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I need to prove (using the mean value theorem) that for all $x\in(0,\infty)$, the following inequality holds:

$\exp(-x)\geq 1 - x$


I don't know how the mean value theorem is applicable here, since we don't have a closed interval.

How do I prove the statement?

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    $\begingroup$ Make it your first step to make this into a closed interval. For instance, you could prove that $e^{-x} \geq 0$, and then show quickly that $0 \geq 1 - x$ for $x \in [1, \infty]$. That gives you a nice closed interval of $[0, 1]$ where you can do your proof. $\endgroup$ – Larry B. Jan 12 '17 at 20:07
  • $\begingroup$ A proof without MVT is at follows: $\exp(-x)$ is a convex function and the straight line $1-x$ is a tangent line at $0$. The graph of a differentaible convex function lies above (precisely not below) the secant. This argument works for all real $x$. We have even more: the inequality is strict, whenever $x\ne 0$. Indeedd, our function is in fact strictly convex. $\endgroup$ – szw1710 Jan 12 '17 at 20:29
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Hint: let $f(t)=e^{-t}$, and (for a fixed $x$) try using the mean value theorem on the interval $[0,x]$.

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  • $\begingroup$ I did. So $f(t) = e^{-t}, f'(t) = -e^{-t}$. So the MVT states: $\frac{f(t)-f(0)}{t-0}=f'(\xi)$ thus: $\frac{e^{-t}-1}{t-0}=f'(\xi)=-e^{-\xi}$ But what does that show me? $\endgroup$ – de_dust Jan 12 '17 at 21:14
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    $\begingroup$ Well, $-e^{-\xi}\geq -1$ since $\xi\geq 0$, so you get $\frac{e^{-x}-1}{x}\geq -1$, or $e^{-x}\geq 1-x$. $\endgroup$ – carmichael561 Jan 12 '17 at 21:22
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Let $f(x) = e^{-x} - (1 - x)$. So, $f '(x) = -e^{-x} + 1$.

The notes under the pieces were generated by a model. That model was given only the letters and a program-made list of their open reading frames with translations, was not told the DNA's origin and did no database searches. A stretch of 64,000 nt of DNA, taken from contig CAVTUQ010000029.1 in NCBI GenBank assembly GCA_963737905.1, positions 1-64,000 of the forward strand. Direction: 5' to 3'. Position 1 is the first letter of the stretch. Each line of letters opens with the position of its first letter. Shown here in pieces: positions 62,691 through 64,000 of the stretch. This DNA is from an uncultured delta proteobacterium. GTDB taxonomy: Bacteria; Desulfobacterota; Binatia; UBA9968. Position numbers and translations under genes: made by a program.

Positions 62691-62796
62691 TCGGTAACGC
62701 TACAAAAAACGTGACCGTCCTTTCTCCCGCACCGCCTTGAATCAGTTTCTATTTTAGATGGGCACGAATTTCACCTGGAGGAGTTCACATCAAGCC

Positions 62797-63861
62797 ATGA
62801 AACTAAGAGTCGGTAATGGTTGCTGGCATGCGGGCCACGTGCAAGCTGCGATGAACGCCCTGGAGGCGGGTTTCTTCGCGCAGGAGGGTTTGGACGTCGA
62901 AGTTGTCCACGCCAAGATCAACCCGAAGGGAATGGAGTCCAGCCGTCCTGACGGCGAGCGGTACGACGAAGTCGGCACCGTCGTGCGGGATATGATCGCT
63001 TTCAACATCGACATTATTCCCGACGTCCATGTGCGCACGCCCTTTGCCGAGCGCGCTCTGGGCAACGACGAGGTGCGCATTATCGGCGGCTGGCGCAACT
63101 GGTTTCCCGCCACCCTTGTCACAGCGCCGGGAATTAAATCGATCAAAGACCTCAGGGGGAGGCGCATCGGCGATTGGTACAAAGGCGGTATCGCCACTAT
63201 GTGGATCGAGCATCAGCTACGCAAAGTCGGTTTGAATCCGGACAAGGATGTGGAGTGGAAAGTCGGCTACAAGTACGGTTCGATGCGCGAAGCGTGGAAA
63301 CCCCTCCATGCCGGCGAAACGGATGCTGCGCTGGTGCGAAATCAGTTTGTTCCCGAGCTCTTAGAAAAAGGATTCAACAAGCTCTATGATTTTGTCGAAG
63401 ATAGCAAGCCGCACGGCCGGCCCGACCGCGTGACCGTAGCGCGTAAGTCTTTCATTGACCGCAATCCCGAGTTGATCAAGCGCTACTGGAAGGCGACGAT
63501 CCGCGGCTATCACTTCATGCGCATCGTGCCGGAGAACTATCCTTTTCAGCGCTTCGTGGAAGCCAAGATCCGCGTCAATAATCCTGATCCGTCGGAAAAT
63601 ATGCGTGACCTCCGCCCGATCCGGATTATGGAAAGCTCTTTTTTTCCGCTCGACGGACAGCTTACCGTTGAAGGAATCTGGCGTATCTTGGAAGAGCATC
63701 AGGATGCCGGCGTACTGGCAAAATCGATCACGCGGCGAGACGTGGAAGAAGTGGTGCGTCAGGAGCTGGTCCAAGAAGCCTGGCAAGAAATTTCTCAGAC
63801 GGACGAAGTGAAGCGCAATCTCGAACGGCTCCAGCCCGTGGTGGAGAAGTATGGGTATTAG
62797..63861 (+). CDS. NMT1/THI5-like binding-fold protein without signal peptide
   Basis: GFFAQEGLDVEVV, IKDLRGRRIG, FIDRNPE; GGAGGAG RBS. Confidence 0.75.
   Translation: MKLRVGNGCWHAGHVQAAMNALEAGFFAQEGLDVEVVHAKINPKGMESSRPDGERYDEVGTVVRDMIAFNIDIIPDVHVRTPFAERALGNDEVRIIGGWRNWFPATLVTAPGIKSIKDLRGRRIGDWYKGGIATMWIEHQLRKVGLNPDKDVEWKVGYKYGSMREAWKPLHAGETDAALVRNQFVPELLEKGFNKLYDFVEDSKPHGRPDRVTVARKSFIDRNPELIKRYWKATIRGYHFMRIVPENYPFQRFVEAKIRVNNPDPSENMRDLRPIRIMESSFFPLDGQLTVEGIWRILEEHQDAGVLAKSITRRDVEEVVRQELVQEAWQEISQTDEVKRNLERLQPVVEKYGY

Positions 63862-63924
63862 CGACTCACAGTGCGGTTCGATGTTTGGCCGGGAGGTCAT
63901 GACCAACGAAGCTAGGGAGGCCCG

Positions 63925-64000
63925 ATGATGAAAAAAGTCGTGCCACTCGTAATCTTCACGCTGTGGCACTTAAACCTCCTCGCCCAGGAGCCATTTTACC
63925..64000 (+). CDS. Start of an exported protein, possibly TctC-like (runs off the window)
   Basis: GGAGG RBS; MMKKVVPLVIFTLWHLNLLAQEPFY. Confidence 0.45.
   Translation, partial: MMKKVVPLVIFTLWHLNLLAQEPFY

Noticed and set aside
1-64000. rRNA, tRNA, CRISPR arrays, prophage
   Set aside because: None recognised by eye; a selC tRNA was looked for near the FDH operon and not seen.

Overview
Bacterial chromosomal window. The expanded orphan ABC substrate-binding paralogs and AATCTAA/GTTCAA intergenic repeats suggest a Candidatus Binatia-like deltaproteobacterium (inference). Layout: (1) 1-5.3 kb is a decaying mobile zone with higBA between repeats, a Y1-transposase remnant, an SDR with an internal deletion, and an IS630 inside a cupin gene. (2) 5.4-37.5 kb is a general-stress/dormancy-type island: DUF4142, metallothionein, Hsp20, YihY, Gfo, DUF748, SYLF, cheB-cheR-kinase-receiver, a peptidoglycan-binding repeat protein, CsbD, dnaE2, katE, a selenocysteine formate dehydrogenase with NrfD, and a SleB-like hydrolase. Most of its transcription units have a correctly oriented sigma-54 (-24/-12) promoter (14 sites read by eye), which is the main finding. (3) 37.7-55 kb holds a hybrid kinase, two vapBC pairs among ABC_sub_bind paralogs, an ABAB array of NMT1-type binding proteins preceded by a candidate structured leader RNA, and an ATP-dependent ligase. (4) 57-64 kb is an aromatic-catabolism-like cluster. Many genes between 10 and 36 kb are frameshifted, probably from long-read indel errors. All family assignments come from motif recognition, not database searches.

Suppose $x \ge 0$. Observe that $f '(x) \ge 0$ (since $-1 \le -e^{-x} < 0$ for $x \ge 0$). Since $f '(x) \ge 0$ on the interval $[0, x]$ for $x \ge 0$, $f$ is increasing on this interval. Thus, $f(x) \ge f(0) = 0$ for $x \ge 0$. Therefore, $e^{-x} - (1 - x) \ge 0 \implies e^{-x} > 1 - x$ for $x > 0$ (i.e: on the interval $(0, \infty)$).

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Suppose $x>0$. Then the mean value theorem applied to the interval $[0,x]$ says that $$ \frac{e^{-x}-e^{-0}}{x-0}=-e^{-c} $$ for some $c\in(0,x)$. Since $c>0$, we have $-c<0$, so $e^{-c}<1$ and so $-e^{-c}>-1$.

Therefore $$ e^{-x}-1 > -x $$

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Let $f(x)=e^{-x}-1+x$. Fix a value $b \in [0,\infty)$ and consider the interval $[0,b]$. Note that $f(0)=0$.

Now according to the Mean Value Theorem, there exist a $c\in (0,b)$ such that $$f'(c)=\frac{f(b)-f(0)}{b-0}=\frac{e^{-b}-1+b}{b}>0.$$

This shows us that $f$ is increasing on any interval $(0,b)$ where $b$ is some fixed value in $[0,\infty)$. So $f(x)\geq f(0)$ for all $x\geq 0$. Thus $e^{-x}\geq 1-x$ for all $x\geq 0$.

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